Stronghold Archæological Heritage Park
63 Haffnera St
Opening hours: winter: 9:00-17:00,summer 10:00-18:00, closed on Mondays
Ticket prices: normal: 8zł, reduced: 6zł, free on Saturday, Tourist Card discount
Public transport: buses: 187 (Korty tenisowe), 122 (Plac Kusocińskiego)
The Stronghold in Sopot is a remnant of an early-medevial hill-fort. On the top of the conserved ground structure a contemporary reconstruction of medieval housing and fortification has been erected. An exhibition building was opened to public at the foot of the fortified hill in the 2013. Free parking area for coaches is available along a nearby street.
The stronghold was founded around the 8th century and was definitely destroyed in the second half of the 10th century. It is located on a hill, which in the medieval era bordered sea shore or coastal wetlands. The preserved fortifications line was formed on a contour similar to quadrangle, measuring roughly 45x49m. The fortification followed a natural line of hill edge and then had been complemented by a moat dug from the west. Archæologists discovered crafts, animal and freshwater fish bones, outlines of residential buildings (pithouses and dugouts) within the fortifications. No evidence of full-height huts has been found.
Objects on the fortified hill:
- palisade with gate
- potter's hut with a workshop
- forge with blacksmith's workshop
- warrior's hut
- residential cottage with fireplace, benches and bed
- cattle sty
Exposition in the exhibition building:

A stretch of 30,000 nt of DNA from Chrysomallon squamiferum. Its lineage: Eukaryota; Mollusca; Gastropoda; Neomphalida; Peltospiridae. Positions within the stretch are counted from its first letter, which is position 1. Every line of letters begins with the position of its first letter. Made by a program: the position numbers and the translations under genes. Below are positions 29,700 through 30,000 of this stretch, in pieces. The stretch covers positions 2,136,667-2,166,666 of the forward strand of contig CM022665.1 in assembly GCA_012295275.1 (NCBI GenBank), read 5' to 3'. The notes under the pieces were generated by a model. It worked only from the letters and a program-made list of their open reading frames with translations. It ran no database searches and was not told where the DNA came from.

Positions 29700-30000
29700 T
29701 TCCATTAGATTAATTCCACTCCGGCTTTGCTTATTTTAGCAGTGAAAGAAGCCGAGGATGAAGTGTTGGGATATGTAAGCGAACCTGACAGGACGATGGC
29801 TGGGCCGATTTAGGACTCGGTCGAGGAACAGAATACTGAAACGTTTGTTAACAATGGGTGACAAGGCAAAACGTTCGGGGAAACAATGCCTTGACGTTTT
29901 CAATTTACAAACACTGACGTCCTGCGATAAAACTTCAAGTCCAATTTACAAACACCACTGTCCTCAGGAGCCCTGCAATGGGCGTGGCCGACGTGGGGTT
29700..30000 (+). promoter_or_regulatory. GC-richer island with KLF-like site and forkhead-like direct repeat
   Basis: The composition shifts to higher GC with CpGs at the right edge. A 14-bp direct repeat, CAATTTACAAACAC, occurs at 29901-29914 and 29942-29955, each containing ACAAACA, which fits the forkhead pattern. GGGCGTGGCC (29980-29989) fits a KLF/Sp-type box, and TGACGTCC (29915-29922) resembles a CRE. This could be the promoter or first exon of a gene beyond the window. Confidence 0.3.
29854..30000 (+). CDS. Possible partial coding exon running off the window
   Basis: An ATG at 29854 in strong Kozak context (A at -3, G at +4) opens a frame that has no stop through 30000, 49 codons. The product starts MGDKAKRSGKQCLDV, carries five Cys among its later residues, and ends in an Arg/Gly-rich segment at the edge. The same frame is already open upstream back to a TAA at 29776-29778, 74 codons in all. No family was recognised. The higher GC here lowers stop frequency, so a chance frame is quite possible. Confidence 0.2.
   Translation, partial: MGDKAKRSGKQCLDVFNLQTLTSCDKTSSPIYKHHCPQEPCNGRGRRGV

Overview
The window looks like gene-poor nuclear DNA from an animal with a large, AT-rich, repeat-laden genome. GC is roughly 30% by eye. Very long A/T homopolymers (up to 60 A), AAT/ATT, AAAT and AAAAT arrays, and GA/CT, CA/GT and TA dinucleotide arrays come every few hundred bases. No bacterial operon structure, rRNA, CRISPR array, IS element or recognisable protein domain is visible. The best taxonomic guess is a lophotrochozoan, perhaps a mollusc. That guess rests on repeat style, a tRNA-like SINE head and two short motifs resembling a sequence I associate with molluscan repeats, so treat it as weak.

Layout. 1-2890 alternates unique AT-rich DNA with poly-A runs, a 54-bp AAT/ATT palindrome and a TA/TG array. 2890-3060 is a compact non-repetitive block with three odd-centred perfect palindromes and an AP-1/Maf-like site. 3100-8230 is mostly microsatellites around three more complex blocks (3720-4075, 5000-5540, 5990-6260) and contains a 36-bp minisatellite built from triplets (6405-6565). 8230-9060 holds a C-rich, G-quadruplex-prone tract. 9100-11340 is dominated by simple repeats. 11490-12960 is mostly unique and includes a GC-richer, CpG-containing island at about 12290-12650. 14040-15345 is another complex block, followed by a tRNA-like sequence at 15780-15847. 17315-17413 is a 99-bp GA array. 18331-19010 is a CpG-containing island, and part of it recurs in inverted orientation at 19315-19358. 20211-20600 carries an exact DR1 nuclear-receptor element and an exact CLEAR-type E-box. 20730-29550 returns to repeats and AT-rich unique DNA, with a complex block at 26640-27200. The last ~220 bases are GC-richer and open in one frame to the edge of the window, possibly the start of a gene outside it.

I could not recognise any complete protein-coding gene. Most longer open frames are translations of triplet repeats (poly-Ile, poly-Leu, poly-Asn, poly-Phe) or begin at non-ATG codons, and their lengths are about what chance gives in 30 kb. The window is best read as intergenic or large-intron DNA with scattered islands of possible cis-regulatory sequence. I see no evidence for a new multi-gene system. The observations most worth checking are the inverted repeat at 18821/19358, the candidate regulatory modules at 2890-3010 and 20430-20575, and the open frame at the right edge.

- permanent exhibition "The oldest history of Sopot"
- the history of the Southern Baltic Sea area
The first archæological study of the hill-fort started in 1885. The subsequent excavations took place in the 30s and 60s of the 20th century. The moat was studied in the 90s, and a neighboring hill in the first decade of the 21st century. The study showed two phases of the settlement on the hill: an unfortified village from 8th to 9th century; a fortified hill from the mid-9th to the end of the 10th century. In the second phase, it was burned twice. For the third time it was burnt in the period when the Piasts' fort was established in Gdańsk. No traces of subsequent settlements were discovered.
The hill is surrounded by deep ravines on three sides. From the fourth side (western), the defensive ring was artificially closed by the dug moat. On the other three sides ground ramparts were constructed around the 9th century. They were fortified with stones and topped with a stockade. However no fortifications have been revealed on top of the steep slope from the sea. Ruins of huts excavated on the incline of this slope can be a result of a lanslide causing collapse of fortifications and buildings. In the interior of the fort there were seven buildings forming a circular line. Five of them have been reconstructed in a form of stylized huts. The discovered artifacts contained amber beads, iron and bones, that were probably locally produced. Glass beads were probably imported. The large number of animal bones and fish remains prove developed fishery and farming. Among the bones, some of them belonged to a seal living in the waters of the sea.
The neighboring hill on the west side was used as an industrial backyard. It could be used for animal grazing and metal smelting.